William Jennings Bryan
Later Years and the Scopes Trial
In the 1920 Democratic convention at San Francisco he fought in vain for a prohibition plank, and in 1924 at New York City he supported William G. McAdoo against Alfred E. Smith, but he was no longer the party's leader. In his later years Bryan, a Presbyterian, devoted himself to the defense of fundamentalism. He addressed legislatures urging measures against teaching evolution and appeared for the prosecution in the famous Scopes trial in Tennessee. Although he won the case in the trial court, Bryan's beliefs were subjected to severe ridicule in a searching examination by opposing counsel, Clarence Darrow. Five days after the trial, Bryan died in his sleep.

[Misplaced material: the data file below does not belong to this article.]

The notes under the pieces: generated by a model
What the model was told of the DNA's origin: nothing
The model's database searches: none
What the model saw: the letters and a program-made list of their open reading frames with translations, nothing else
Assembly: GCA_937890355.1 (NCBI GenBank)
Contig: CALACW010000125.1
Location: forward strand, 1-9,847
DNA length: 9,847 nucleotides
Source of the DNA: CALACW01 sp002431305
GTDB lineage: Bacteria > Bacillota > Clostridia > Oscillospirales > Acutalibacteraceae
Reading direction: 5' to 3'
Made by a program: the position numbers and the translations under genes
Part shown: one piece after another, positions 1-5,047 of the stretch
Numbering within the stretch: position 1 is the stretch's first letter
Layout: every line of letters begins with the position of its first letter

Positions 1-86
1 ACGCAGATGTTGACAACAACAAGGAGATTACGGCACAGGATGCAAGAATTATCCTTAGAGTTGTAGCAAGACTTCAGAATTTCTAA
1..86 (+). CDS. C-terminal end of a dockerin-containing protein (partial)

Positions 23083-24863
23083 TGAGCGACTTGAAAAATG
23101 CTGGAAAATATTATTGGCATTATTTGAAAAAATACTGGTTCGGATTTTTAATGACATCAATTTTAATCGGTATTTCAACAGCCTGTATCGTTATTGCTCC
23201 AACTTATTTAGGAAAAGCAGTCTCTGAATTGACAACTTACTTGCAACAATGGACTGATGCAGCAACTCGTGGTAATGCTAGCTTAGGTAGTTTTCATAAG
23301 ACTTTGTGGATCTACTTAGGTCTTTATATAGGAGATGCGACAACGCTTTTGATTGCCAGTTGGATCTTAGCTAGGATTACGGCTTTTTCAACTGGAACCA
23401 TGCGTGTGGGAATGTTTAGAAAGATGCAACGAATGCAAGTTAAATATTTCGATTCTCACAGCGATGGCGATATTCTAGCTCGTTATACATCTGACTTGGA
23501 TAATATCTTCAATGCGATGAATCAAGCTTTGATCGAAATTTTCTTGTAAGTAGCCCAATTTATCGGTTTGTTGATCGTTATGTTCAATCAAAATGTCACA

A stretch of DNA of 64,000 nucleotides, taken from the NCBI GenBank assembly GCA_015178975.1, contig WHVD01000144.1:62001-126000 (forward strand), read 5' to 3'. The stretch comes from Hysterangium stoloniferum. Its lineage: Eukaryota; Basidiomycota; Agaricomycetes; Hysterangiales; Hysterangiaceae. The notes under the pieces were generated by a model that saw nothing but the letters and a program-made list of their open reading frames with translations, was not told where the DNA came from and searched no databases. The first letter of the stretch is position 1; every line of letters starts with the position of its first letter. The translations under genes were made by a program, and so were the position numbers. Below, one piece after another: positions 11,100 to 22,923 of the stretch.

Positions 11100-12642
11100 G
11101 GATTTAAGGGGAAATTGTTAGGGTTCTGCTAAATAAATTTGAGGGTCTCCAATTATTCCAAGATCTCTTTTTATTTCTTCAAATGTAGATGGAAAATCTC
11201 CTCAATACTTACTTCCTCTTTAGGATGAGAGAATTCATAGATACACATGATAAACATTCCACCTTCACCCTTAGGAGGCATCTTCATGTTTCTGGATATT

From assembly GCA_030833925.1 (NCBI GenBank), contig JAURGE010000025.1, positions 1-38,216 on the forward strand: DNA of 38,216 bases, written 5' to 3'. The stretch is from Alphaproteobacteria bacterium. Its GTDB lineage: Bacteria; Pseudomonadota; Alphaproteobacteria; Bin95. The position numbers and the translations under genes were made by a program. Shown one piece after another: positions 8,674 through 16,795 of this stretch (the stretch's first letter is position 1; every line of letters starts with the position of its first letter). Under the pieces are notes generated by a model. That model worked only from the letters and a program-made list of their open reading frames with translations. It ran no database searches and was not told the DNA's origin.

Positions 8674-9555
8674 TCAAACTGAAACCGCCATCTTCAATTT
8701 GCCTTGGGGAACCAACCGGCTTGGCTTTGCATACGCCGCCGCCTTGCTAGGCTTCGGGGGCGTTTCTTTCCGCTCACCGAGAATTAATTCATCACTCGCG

Sections in this article:
The Columbia Electronic Encyclopedia, 6th ed. Copyright © 2012, Columbia University Press. All rights reserved.
More on William Jennings Bryan Later Years and the Scopes Trial from Fact Monster:
See more Encyclopedia articles on: U.S. History: Biographies